Many managers are missing key aspects of their company's performance
When I review financial performance with managers of middle-market private companies I find, with few exceptions, that their focus is almost exclusively on their income statements. “It’s all about profit,” they say. “It’s all about the bottom line.” In practice many chase revenue, even unprofitable revenue, but most understand that profit is necessary and that increasing it is a good thing.
It turns out, however, that it isn’t all about profit. Profit is very important, but there’s more to it than that. And some of the pieces of the puzzle can be found on the balance sheet. Here's one example I often run through with businesses I work with:
Suppose we have Company A and Company B, both in the same industry and making similar products. They each have $10 million in revenue and $1 million in profit. Company A creates its profit with $10 million in assets (machinery, accounts receivable, inventory, etc), while company B creates the same profit with only $5 million in assets. Which one is creating more value?
Hopefully it’s clear to see that Company B is creating more with less and would have a higher market valuation. Its owners only needed to invest only $5 million to create their profit, while the owners of Company A needed to part with twice as much to get that same profit. While several metrics give insight into how much value a company is creating, and no single metric gives the whole story of a company’s performance, two of them can be particularly insightful: Return on Assets and Return on Equity. Both give insight into how efficient a company is at using its resources to create profit. We’ll focus on Return on Assets here and Return on Equity in a future post.
Return on Assets Return on Assets (ROA) measures how efficient management is at using the assets at its disposal to create profit, regardless of how those assets are financed. Put another way, for every dollar of assets being used in a business, ROA tells us how many dollars are created. So, a company with an ROA of 9% is creating $.09 of profit for every dollar of assets it has deployed. It’s a good high-level measure for measuring how efficient management is, especially managers who might not have control over how financing factors. The simplest and most common formula for calculating this is: ROA = Net Income / (Average Total Assets). Because Net Income includes interest payments and therefore would be different between a highly levered and lightly levered company that otherwise have the same operating efficiency, it’s best to correct for that. We’re trying to get to a true operating scenario as if there weren’t any financing at all. But we can’t simply add back interest expense. Interest is deductible, and the tax situation changes if the interest weren’t there. To account for that we have:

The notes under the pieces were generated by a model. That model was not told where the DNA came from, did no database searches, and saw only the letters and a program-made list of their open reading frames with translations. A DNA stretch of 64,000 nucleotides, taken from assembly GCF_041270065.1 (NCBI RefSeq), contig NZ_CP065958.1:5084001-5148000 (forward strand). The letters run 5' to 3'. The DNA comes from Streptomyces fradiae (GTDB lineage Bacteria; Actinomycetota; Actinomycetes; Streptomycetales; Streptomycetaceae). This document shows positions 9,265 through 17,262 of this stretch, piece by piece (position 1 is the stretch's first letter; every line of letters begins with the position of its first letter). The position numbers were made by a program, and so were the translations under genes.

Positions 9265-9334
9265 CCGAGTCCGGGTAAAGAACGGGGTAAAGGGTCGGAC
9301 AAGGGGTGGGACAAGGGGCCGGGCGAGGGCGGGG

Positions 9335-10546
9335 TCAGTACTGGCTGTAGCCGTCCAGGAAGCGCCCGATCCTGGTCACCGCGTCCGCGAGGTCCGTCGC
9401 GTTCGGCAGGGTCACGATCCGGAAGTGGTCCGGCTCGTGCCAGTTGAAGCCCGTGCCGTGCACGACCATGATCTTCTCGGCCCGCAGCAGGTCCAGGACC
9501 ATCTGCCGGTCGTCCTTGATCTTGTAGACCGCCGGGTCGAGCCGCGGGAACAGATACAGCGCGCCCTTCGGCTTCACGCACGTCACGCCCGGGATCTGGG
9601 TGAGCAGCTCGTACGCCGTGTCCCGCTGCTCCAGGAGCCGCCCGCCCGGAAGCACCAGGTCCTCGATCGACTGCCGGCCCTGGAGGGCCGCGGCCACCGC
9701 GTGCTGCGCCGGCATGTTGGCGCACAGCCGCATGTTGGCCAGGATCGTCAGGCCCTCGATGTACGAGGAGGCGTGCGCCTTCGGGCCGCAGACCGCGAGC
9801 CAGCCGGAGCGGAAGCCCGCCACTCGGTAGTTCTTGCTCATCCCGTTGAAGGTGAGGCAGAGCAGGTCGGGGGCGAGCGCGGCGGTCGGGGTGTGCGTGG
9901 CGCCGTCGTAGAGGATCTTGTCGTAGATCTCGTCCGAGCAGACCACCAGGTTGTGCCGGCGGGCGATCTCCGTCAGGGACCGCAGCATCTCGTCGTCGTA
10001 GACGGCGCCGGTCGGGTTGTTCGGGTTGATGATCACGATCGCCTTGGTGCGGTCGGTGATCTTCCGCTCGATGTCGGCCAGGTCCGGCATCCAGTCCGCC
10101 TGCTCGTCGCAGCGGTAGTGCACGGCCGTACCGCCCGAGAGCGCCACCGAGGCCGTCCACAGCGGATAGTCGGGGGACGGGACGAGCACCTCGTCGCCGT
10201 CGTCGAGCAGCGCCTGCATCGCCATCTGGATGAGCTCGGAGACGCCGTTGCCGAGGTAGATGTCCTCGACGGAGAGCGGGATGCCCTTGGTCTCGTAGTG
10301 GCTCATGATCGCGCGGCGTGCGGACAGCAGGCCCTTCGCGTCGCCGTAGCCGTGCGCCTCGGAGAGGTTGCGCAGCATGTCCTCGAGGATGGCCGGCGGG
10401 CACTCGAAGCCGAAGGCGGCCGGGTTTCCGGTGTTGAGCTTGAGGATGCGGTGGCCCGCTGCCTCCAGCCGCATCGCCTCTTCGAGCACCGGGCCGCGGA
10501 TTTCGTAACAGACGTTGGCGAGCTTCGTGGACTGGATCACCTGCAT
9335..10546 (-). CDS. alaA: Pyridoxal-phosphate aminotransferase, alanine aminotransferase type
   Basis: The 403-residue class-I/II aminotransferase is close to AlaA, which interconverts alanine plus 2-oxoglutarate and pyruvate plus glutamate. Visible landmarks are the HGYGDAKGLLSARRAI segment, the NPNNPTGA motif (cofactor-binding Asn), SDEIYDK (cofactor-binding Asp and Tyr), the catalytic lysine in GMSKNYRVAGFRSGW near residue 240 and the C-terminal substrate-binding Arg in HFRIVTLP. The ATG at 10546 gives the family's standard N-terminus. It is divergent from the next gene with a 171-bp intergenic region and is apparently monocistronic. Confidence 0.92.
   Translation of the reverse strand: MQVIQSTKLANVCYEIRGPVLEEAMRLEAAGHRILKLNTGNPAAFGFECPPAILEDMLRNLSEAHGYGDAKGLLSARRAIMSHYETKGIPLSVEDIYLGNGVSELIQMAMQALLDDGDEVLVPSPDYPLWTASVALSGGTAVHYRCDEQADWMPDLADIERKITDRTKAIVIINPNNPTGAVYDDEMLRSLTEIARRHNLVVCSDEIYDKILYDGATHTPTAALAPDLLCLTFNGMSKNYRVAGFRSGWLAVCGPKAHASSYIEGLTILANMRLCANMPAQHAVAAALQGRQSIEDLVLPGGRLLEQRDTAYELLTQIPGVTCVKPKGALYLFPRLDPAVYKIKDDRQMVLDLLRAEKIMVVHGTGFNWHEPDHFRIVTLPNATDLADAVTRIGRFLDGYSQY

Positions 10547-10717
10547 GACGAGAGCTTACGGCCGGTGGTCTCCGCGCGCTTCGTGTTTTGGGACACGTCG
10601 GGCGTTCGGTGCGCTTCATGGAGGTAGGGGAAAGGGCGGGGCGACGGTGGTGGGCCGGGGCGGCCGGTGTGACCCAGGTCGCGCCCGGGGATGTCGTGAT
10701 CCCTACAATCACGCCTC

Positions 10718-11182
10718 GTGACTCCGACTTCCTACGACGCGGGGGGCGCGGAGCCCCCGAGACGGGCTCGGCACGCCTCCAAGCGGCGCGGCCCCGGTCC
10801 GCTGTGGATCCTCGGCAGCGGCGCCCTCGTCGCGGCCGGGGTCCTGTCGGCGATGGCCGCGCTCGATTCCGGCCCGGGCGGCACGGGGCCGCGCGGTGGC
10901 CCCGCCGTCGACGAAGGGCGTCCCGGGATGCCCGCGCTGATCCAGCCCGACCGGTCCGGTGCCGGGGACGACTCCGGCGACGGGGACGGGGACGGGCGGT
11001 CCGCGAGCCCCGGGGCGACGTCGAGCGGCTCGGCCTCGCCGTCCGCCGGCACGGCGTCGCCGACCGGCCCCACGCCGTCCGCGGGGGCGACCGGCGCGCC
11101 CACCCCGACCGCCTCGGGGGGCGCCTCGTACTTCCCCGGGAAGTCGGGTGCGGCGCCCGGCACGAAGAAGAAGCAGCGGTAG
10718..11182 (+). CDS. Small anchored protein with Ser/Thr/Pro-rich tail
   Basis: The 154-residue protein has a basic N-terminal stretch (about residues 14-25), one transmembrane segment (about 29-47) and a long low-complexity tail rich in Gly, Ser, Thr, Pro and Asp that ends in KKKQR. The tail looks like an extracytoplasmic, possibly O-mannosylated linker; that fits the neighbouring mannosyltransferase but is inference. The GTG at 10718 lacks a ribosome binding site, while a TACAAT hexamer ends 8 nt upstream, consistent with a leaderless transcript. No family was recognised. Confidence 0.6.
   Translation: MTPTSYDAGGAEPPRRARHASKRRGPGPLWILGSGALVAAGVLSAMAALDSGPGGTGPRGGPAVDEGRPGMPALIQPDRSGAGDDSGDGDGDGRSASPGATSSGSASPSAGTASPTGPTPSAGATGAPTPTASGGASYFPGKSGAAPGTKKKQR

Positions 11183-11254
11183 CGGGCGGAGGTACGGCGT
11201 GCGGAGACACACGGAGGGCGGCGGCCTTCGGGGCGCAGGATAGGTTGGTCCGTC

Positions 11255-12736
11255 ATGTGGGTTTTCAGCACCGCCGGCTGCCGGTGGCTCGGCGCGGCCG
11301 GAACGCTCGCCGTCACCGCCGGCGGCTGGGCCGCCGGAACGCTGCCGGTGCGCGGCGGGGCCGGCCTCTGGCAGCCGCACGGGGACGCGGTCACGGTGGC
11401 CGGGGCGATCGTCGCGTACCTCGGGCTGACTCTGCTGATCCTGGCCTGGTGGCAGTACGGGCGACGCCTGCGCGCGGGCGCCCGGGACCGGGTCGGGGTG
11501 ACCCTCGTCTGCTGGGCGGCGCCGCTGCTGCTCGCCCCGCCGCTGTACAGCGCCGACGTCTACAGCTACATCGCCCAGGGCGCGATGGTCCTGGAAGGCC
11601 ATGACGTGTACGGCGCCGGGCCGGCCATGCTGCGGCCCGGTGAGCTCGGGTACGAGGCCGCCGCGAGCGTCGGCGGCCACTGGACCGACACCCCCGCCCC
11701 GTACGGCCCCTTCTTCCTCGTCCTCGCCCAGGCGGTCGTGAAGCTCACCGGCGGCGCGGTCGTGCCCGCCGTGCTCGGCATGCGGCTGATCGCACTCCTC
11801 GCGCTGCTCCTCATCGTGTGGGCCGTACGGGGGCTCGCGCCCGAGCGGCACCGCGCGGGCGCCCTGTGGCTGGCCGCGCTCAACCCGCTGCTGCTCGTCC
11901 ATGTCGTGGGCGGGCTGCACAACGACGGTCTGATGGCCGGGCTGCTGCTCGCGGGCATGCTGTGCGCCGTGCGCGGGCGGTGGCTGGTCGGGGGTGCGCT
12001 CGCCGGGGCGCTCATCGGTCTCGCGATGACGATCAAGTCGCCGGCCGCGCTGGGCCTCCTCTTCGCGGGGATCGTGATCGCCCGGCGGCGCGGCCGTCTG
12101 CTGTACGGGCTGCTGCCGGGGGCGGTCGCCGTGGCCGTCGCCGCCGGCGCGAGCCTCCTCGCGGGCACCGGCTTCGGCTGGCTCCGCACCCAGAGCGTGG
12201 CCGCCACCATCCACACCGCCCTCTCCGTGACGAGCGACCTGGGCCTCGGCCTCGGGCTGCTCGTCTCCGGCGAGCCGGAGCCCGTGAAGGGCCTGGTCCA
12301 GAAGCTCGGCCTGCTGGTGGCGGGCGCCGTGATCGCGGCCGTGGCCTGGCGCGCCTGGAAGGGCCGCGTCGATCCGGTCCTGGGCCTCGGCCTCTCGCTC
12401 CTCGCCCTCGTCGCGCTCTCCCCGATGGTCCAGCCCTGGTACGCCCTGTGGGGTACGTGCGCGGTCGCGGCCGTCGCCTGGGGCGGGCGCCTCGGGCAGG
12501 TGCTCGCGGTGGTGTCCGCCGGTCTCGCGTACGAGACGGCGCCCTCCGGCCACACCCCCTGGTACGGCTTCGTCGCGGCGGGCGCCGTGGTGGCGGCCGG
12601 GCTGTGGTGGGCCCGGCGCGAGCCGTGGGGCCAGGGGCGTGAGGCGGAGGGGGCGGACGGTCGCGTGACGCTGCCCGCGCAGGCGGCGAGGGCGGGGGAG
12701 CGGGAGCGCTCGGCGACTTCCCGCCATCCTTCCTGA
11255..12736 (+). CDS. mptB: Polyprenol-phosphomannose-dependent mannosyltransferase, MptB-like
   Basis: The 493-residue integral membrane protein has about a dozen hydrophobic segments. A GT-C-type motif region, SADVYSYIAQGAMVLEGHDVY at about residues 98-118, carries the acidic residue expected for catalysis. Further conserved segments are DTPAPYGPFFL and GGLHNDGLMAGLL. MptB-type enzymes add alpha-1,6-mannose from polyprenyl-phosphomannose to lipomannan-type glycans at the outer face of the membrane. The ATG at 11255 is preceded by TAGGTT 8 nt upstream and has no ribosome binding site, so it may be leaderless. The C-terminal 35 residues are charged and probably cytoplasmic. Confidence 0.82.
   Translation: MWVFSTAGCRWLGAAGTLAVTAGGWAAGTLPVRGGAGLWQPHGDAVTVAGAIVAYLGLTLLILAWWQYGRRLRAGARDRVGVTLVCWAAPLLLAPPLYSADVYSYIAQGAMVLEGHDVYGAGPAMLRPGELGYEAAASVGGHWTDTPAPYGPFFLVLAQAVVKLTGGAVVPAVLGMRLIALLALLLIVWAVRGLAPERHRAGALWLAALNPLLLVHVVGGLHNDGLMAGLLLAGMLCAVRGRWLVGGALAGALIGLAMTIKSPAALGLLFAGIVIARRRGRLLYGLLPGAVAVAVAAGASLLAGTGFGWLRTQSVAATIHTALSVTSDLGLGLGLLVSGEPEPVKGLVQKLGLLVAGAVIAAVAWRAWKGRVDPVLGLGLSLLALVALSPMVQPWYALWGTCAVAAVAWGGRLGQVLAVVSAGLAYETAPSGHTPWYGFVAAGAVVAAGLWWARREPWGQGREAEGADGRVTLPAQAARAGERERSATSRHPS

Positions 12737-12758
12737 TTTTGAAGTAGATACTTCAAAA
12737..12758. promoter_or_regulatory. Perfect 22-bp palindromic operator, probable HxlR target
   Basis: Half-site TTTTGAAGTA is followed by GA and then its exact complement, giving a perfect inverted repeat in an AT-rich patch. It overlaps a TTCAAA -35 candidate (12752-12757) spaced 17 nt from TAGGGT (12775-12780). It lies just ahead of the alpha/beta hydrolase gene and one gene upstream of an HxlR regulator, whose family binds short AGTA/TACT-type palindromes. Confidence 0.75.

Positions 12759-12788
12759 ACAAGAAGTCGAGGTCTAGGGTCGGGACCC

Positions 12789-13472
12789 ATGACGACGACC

ROA = (Net Income + Interest expense net of income tax savings) / Average Total Assets
ROA = (Net Income + (1-tax rate) * interest expense) / Average Total Assets
If we are dealing with an entity that pays taxes, then we are done. However, if we are dealing with one of the majority of middle-market businesses that benefit from pass-through taxation (S corps, most LLCs, partnerships), we have arrived at a mismatch. We’ve just added back interest expense net of income tax savings to a net income that didn’t include tax expense in the first place. To arrive at a true after-tax ROA number, which is what would be calculated for our company’s larger peers or by investors considering which investment to make, we need to adjust net income to what it would have been if the company did need to pay tax. (In reality the tax liability is there. It’s just that because of a difference in IRS treatment, it ends up on the tax return of the owners of the company instead of the company itself.) To make this final adjustment we end up with:
ROA = ((Net Income – (Net Income * tax rate)) + (1-tax rate) * interest expense) / Average Total Assets
If the company’s financial statements properly reflect economic value, we now have an accurate picture of the efficiency of management and their ability to utilize company assets to create profit. But alas, most companies in the middle-market have numerous distortions in their financial statements that don’t cause them not to reflect economic value. This is true even with audited financial statements. Accounting and tax rules don’t always match economic value rules. More on Return on Equity, distortions in financial statements, and the qualitative factors regarding all stakeholders in a business that indirectly drive all of this in other posts coming up soon...